Happy Fourth of July to everyone in the good ol’ US of A, with the exception of the high functioning autistic (HFA). To them I say, try your best to hold it together and get through today.
I say that as a male adult with Asperger’s Syndrome, a form of high functioning autism. What non-autistics, or neurotypicals, call a happy day full of barbecues, apple pie and fireworks, the high functioning autistic (HFA) sees as a lot of socializing, which many of us don’t feel comfortable with, apple pie (always a good thing), and that which scares us more than it does the labra doodle next door—the fireworks show.
The first thing you have to know about HFAs is that there are probably a hundred different traits we could have, though out of 100 of us in a room you would probably have 75 different variations of those traits.
There are some that are almost universal, such as a lack of social skills, which leads to fear of being put in situations you know you’ll have to socialize. Neighborhood block parties and family BBQ’s are full of small talk, chitchat and assorted BS. Though there’s usually great food, those events frighten most HFAs and me in a huge way.
It’s a similar situation when everyone packs up to go to watch the fireworks. You typically have crowds of people milling about in no logical pattern (we’re logical people and can’t understand why people can’t form lanes). There’s a ton going on including conversations hitting your ears from every direction, music playing, and then ultimately the booming of the fireworks.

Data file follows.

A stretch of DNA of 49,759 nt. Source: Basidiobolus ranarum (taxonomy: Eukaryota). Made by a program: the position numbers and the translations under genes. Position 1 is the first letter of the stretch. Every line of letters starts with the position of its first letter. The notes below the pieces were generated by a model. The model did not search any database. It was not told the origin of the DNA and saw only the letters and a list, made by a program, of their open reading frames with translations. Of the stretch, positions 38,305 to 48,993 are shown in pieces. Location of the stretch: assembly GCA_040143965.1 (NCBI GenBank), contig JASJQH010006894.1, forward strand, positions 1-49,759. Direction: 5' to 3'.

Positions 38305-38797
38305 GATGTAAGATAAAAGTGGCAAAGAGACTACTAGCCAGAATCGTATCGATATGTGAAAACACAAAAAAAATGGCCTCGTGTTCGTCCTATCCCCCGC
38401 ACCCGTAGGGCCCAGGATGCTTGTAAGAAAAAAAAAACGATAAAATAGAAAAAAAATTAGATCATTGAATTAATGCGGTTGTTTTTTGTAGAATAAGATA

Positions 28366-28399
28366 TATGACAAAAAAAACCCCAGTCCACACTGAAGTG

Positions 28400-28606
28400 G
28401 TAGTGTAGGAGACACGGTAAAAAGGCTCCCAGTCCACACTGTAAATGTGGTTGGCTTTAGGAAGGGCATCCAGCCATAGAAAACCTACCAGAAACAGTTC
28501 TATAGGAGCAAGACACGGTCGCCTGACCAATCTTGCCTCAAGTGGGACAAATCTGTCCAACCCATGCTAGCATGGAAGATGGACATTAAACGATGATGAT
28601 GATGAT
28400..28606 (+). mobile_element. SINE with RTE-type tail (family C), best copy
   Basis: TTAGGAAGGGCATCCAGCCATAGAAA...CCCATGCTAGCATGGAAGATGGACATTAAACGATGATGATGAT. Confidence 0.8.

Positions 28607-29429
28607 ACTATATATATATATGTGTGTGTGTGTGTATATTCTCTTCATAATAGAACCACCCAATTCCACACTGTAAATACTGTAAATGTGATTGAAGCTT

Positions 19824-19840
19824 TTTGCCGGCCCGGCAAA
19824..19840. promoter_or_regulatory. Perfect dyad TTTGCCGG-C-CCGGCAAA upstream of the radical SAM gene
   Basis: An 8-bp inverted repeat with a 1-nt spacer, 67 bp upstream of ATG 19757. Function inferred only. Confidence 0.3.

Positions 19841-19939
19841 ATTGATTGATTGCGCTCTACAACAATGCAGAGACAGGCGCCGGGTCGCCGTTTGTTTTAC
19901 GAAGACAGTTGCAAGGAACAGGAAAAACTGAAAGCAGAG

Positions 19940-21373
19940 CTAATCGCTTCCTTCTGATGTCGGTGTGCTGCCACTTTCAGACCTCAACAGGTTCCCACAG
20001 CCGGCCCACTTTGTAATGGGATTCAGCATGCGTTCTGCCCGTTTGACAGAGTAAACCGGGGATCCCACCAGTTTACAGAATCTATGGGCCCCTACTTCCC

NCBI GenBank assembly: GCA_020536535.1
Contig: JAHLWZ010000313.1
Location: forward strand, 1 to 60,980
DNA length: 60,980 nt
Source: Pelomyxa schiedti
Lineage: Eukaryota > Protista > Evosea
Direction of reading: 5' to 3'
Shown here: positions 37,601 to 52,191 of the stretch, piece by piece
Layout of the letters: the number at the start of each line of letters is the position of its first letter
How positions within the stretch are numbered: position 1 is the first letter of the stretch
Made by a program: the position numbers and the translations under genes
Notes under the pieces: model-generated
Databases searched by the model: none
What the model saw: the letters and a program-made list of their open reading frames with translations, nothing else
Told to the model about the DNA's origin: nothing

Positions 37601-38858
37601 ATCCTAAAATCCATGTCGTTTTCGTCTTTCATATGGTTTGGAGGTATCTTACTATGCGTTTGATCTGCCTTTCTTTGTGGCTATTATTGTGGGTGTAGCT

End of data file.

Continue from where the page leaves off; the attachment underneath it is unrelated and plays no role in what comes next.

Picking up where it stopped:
As if that isn’t enough, you’re trying to keep track of those you came with and avoid looking at any strobe lights or sparklers swirling, for fear you’ll fall from dizziness.
As we wake up this morning we either have our plans made or we ponder what choices the day offers. The reality is that we have a choice to go and participate or to hide out at home all day and binge watch whatever is next up in our queue.
The reality is that most of us choose the latter and hunker down for the duration. If we do find the courage to go to the neighborhood shindig, it’s usually a quick in and out, much like a cat burglar. Grab a couple burgers and some beans and hope no one tries to talk to you.
FYI, headphones work well. You don’t need music on. The people you’re trying to avoid won’t know if you’re listening to anything. When they see the headphones, they’re less likely to talk to you.
We’ve talked about the bad parts of this holiday, now let’s touch on the good, because it doesn’t have to be a bummer summer day.
If you decide to do the whole block party thing and will be over-stimulated or in an uncomfortable situation, build in some downtime. If you’re in your neighborhood, go home every so often and relax quietly for 20-30 minutes and then go back. If you’re at someone’s house, find a quiet spot or sit in an empty bedroom for a few minutes.
Just closing your eyes and trying to allow no data to come in through your eyes or ears is going to quiet down your brain and lessen the overstimulation.
When you get to the fireworks show, put on your headphones, this time with the volume turned up so you don’t hear the booms. You can even close your eyes and don’t have to watch the show. Maybe you could have a friend or loved one give you a tap if there’s a particularly good blast to see so that you don’t miss out on the show entirely.
So that’s it. That’s why this patriotic holiday that I respect because of what it stands for, is also one that I avoid. Because, like Superman, if I know Kryptonite is somewhere, I want to be somewhere else.
God Bless America. Canada too.
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Superman-Autism logo courtesy J.R. Reed